Posts Tagged ‘confidence’

When I watched TED’s great lecture by David Kelly entitled “How to Build Your Creative Confidence,” I thought about my climbing. When you climb, you need complete self-confidence and you must have trust in the other climber, who is on the same rope with you. I see a bond between self-confidence and trusting others with survival. When you are in a precarious situation, if you are climbing with a stranger or are in an unknown area, your level of uncertainty can be very high. I always had a healthy appreciation for the dangers of upcoming climbs, and somewhere inside me, I felt the thrill of fear. However, after having accomplished a large number of such climbs, I have transformed that fear into respect, and I believe that change took place due to my acquiring a lot more self-confidence. Now, when I listen to Pink Floyd’s “Learning to Fly,” it reminds me of how I used to feel before and how differently I feel today.

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Confidence in yourself and trust in your companions are  important values in climbing. The same is the case with respect to business ventures. Customers will not buy your product or service if they don’t feel a sense of trust in you. Your sales and marketing personnel can’t sell a product if they do not have self-confidence and/or lack confidence into the product. It is difficult to do business if you don’t fully trust a partner to fulfill agreements. How can we trust a partner if he doesn’t pay invoices for work done properly, as agreed?Somebody who isn’t confident in his product and who lacks self confidence can’t be successful.

When I  worked for a company as Chief Financial Officer, responsible for payments, I had the opportunity in the early nineties to meet with a sales director He reviewed our invoices during the meeting, amended  the contractual payment period on those invoices, and changed the payment dates from 60 days to 90 or even 120 days. That was an outrageous violation of my climbing philosophy. Yet, this shoddy practice has been maintained in Slovenia till today, and has resulted in in a lot of uncertainty for businesses here. The larger companies with their legal staffs are adept at exploiting our too flexible rules and too compliant institutions. Payment schedules in many cases may extend to one year, and some obligations are never fulfilled. This changing environment has given  rise to business uncertainty, and this uncertainty grows worse every day.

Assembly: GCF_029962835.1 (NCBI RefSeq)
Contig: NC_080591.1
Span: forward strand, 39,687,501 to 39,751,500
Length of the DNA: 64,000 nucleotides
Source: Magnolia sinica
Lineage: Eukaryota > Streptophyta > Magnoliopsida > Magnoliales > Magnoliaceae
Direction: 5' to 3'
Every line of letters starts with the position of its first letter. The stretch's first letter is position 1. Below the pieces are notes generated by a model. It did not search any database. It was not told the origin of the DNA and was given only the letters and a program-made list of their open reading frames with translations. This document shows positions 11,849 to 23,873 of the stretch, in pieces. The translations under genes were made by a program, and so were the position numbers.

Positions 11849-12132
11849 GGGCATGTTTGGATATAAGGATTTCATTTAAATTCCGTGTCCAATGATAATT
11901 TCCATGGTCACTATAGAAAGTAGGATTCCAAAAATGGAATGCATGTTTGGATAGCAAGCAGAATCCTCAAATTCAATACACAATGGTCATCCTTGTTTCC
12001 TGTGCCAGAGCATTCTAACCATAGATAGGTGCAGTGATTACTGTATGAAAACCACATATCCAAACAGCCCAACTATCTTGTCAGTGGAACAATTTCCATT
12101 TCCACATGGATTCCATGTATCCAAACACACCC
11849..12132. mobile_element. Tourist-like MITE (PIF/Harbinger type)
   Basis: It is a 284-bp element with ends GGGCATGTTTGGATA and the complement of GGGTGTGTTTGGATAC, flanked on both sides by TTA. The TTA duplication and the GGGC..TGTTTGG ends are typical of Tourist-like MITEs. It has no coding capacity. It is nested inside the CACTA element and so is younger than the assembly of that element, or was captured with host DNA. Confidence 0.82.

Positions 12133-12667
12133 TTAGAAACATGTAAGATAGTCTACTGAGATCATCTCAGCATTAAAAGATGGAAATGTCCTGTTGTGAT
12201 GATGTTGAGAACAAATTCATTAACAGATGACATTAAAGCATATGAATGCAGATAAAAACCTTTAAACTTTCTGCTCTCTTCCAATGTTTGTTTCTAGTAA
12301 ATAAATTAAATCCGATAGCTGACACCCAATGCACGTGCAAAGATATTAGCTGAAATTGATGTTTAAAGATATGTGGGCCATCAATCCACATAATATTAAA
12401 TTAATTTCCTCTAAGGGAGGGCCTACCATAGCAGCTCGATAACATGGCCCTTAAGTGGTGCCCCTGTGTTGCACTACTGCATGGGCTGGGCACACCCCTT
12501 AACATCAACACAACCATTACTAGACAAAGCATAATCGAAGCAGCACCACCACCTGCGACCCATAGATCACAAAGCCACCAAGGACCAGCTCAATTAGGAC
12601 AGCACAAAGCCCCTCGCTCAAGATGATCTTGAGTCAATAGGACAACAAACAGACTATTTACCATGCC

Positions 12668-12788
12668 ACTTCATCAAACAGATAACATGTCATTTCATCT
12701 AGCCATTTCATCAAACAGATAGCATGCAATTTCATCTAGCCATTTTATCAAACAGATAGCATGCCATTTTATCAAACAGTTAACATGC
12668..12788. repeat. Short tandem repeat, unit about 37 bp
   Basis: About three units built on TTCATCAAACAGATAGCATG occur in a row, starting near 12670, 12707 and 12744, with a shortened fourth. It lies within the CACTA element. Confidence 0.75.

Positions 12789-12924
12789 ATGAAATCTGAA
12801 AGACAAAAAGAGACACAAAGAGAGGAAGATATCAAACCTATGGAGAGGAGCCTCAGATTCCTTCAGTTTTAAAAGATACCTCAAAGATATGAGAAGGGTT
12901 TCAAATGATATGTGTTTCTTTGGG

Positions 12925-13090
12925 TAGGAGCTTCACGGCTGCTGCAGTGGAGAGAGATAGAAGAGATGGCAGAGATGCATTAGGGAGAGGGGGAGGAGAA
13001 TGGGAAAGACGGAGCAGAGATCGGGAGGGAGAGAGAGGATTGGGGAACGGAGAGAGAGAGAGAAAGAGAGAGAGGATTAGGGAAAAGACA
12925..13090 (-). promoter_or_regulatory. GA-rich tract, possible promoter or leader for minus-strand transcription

But what can be done to reduce such uncertainty and to restore a healthy business climate?

When I was first climbing an exposed wall and the muscles in my arms hurt from the stress, I often thought, “What if I fall?”  I feared losing my strength and my grip while testing my limits with top rope protection. However after having climbed so many walls, now I have stopped thinking about anything except the next grip and how to grasp it. So, by raising my self-confidence, I have started to trust those who have the same level of mastery as I do and those who are more  skillful and experienced than I.

In the business world ,it is much more difficult  to attain such expertise than it is in climbing because many more circumstances can affect one’s confidence in the execution of activities; there are a much greater number of variables. For example, we need to recognize the building blocks of a business model that have the most impact on operations and stakeholders’ activities. These building blocks include  partners, employees, clients, customers, funders, etc.. Trust is not static; it has to be assessed on both an emotional  and a quantitative level. Only when we have made these assessments, can we start to think about solutions.

How can solutions that will reduce uncertainty be developed?

We need to create personal business models, ones which help us to transform our ideas into action on a personal business model canvas. In the testing phase, we must check customer confidence in our ideas and in how much trust exists between ourselves and our partners . By doing so, we can create our own self-confidence. Tests are essential parts of the learning process and help us in the process of “guided mastery,” as David Kelly calls it

Uncertainty can be reduced by checking the confidence level of a company and can easily be checked by creating a business model canvas. Increased business confidence is one of the most important results of business model testing. We can compare the quantitative level of confidence (for example, delay of payments, quality of orders, etc.) with the qualitative level of confidence. Then we can use the results to create more complex business model combining cases, ones in which our business model and those of our partners, owners and other stakeholders are involved.

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